On Tuesday, the foundation Bertelsmann Stiftung published a survey in cooperation with Infratest dimap (an institute for political opinion and electoral research) about populism in Germany on the occasion of the Federal Election in September. In the period of July 2015 and March 2017, the institute questioned 1600 German eligible voters about their attitude towards populist opinions.

Since the election of Donald Trump, the word populism is used frequently in the media, so in the beginning this term should be explained very briefly. The three main characteristics of populism are “anti-establishment”, “anti-pluralism” and “popular sovereignty”, so in its foundation populism is neither right nor left in the political spectrum. It is a political strategy to mobilize the people against the political or an economic establishment, furthermore, populism also demands that the voice of the people is represented by the political class. In the survey, three out of ten people (29.2 percent) agreed to populist statements, among those, low-educated and low-paid respondents are more likely to fall for populist messages than persons with a higher education. While the majority would describe themselves as voters of the political center, people from the right political side are more likely to have populist opinions, such as the rejection of the political elite. The study also shows, that 36.9 percent of all Germans feel opposed to populist statements, and another 33.9 percent agrees only with some propositions.
In contrast to countries like the United States or France, the criticism of the political class is less pronounced. Typical populist ideas, like depriving politicians of power are nut successful for parties, in fact, it even hurts the appearance of those parties. In German politics, topics like the refugee crisis are successful on the agenda of populist movements, such as the Alternative for Germany (AfD). No other party in Germany uses a populist agenda like this young party, but without the refugee crisis, “we would not be discussing about the AfD and populism right now”, states Robert Vehrkamp, one of the authors of the survey. So in Germany in those times, there is no “hour of populists”, as this era of Brexit and Donald Trump is often called by experts.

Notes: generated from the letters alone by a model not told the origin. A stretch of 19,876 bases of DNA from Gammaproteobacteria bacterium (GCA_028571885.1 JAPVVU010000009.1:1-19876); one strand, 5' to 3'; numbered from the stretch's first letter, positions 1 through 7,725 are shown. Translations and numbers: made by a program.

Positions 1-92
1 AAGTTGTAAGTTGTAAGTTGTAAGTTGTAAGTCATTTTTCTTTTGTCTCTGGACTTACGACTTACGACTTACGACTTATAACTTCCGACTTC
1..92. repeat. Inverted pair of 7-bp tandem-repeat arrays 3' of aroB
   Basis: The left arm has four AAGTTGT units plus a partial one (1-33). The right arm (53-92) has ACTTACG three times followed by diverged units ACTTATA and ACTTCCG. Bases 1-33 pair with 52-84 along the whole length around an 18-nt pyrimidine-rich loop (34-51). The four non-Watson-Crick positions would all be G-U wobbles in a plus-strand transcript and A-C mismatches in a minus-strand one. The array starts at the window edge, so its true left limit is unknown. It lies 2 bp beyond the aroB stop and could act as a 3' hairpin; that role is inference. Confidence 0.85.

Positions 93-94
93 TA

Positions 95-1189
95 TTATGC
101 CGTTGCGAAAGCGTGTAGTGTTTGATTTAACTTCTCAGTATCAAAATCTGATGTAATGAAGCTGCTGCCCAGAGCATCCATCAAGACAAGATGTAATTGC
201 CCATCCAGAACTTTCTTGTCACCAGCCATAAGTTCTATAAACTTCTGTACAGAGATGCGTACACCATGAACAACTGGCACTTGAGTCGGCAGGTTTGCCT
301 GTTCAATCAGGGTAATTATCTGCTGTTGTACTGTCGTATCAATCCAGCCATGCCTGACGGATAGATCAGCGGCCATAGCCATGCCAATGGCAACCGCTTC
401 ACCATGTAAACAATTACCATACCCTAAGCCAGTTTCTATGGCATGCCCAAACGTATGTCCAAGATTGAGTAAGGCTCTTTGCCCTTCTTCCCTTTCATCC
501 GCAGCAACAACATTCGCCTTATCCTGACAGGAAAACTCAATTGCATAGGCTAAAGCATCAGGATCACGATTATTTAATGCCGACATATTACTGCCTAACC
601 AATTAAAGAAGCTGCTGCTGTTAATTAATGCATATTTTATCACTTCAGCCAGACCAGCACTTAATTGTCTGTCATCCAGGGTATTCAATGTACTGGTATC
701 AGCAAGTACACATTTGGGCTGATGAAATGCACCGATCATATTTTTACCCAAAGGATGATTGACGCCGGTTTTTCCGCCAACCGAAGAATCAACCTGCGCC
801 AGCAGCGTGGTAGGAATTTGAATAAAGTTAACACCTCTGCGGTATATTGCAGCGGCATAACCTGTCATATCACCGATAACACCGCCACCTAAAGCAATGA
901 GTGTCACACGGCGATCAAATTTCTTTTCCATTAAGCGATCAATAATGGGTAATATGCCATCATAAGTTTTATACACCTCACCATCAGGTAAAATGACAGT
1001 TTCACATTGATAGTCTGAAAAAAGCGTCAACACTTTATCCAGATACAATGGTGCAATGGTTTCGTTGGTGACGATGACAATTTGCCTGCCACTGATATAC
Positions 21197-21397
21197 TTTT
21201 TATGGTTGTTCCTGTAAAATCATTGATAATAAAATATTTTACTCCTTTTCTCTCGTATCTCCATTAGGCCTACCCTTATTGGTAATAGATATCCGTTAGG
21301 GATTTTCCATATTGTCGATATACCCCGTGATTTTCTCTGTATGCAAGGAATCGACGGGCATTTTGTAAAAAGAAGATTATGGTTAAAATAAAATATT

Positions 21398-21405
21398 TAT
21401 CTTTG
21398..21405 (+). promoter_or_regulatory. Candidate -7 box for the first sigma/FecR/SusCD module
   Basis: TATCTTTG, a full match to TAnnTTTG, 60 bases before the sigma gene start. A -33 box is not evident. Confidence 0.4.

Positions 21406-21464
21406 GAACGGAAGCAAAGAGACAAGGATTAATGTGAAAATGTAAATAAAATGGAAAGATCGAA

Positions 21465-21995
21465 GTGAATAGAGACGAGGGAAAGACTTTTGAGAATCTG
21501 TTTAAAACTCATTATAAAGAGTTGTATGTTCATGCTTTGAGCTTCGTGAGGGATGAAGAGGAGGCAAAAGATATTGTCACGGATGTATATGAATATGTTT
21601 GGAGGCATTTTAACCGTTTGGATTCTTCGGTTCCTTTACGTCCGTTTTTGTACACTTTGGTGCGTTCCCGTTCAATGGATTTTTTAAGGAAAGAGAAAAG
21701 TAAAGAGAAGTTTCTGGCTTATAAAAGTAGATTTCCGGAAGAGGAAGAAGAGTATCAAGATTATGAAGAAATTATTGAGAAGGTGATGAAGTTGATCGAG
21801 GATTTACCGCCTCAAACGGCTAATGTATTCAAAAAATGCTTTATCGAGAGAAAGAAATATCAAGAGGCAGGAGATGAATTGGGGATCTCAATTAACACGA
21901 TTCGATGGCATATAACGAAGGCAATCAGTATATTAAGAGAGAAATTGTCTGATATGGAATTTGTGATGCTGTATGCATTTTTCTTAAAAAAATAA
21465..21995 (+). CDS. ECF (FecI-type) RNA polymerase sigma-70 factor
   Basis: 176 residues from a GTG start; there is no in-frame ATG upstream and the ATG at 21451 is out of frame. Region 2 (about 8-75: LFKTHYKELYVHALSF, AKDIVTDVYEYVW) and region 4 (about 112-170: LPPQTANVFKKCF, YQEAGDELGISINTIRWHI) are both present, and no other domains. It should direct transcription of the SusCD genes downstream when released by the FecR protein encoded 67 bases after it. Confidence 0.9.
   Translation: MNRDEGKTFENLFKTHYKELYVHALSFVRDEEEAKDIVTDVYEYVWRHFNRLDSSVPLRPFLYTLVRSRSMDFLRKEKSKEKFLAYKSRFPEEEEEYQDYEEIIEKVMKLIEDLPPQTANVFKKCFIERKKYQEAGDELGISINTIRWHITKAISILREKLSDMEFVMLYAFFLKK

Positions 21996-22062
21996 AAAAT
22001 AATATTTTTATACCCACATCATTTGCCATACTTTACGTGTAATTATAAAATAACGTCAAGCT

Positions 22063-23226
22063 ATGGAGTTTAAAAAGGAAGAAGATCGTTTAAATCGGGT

Most of the respondents do not want to replace democracy as the political system, but rather criticize the functioning of the European Union. According to the survey, 71 percent of the non-populist voters support the system of democracy, whereas there are only 41 percent of the populist voters. In the question about the European Integration, almost 80 percent agreed partial or completely, that the integration has gone too far. So it can be summed up, that the populist movement in Germany disagrees with decisions made by national or European politicians, but does not want to alter the system radically – it is rather a refusal of the present situation.

Three out of ten voters follow to populist phrases, this also means, that the majority of 70 percent does not only not follow populists, but even makes it difficult for them to set foot in society. The survey shows, that populist opinions are spread in German society, but cannot reach a major consensus. For democracy and the election in September, this is an important sign.